COVID-19 'Panic Buying' Triggered My Eating Disorder Hoarding Thoughts
As we all know, the new-to-humans coronavirus (COVID-19) — which affects your lungs and respiratory system — has been all over the news. When I was doing my weekly grocery store run, I gasped at the rows of empty shelves where I normally picked up my pasta.
Naturally, it stirred a little bit of worry within me. Do I need to panic buy? I thought. Should I save and stock up on things?
However, I had to stop my spiraling thoughts… as I realized I experienced similar thoughts before. They were the same hoarding thoughts I experienced when in the grips of an eating disorder.
At a very low point in my life, I struggled to fight anorexia. At this time my brain was in a constant state of food shortage. When I would go to a supermarket at that time, I would have a very stressful experience. I developed so many fears of food that I couldn’t touch or eat, so despite a fully stocked store, almost every shelf of food looked like the empty shelves in the present day.
During my eating disorder struggles, my own mind created its own food shortage, and my body believed it. Thus, I would panic buy. I would hoard foods I found safe, or food I was given for free, or reduced. It felt like safety to have it in my possession. Not to eat… but simply to buy and to know it was there. The worst part was that I knew some of it would go to waste. I knew at the time I was wrapped up in disordered eating and would struggle to eat most of the food I had in my cupboards… Yet, I still wanted all of it.
It wasn’t just food either. It was anything! Money, toilet paper, towels, shampoo… Because my body was in panic mode, my own brain somehow believed there was a famine, or that the environment I was in was simply not a safe place! To protect me, my brain thought it had to protect my body at all costs. I couldn’t care for anyone else, or anything. I just needed to hoard and store things… anything it felt it could use.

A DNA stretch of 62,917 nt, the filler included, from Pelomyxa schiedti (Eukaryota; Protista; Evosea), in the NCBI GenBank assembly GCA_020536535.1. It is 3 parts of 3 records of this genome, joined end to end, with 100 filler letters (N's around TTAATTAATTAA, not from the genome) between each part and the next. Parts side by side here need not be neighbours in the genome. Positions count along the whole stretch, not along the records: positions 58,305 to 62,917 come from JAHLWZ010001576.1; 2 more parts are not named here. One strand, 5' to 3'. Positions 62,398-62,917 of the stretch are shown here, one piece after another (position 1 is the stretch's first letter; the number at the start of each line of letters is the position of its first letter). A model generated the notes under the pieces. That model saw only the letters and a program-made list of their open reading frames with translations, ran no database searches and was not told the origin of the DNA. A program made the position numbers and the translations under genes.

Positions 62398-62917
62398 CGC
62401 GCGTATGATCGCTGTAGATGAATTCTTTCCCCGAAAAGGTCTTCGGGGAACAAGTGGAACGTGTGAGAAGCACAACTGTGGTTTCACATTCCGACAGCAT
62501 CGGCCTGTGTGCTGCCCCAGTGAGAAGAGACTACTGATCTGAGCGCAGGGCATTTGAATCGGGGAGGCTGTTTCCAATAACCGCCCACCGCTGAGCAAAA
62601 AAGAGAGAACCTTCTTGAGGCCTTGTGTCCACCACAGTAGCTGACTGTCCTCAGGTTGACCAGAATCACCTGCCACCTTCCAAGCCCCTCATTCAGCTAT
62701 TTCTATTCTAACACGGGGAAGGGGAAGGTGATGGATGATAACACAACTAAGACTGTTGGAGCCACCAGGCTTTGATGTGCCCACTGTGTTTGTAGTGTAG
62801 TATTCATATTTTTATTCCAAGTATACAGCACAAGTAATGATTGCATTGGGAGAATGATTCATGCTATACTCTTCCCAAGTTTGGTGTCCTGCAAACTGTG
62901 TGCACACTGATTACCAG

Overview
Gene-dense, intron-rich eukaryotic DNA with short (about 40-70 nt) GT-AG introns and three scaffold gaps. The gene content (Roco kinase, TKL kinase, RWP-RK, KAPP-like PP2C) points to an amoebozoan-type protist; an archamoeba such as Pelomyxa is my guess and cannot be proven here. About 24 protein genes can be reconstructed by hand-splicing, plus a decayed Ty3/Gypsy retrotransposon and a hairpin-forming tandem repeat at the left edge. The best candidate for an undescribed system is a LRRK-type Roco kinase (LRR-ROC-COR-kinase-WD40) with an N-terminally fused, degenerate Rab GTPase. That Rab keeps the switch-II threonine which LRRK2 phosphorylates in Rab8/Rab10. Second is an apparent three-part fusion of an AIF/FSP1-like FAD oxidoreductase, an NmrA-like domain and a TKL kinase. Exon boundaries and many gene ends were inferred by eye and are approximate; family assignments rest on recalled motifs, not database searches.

My brain also started to disregard things I previously thought of as important. Caring for others, hobbies and leisure all seemed so unimportant… This is the brain’s response to thinking it is under threat.
It feels like a necessity to do, and I understand that because I have been there. However, because of that experience, I know now is not the time to give in to these responses. We can only do our best in this situation by being kind, caring and aware. Prepared not panicked.
After I spent years working in therapy ( fighting disordered thoughts and reducing my fear and hoarding response) I remember a very special moment within my recovery. It was when I was able to share my food with someone else.
Being able to share something with another person… was a moment where I felt truly human.
I urge everyone, including myself, to stop, take a breath and think about how to prepare and look after ourselves without panicking and putting others at risk.
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GettyImages photo via Cunaplus_M.Faba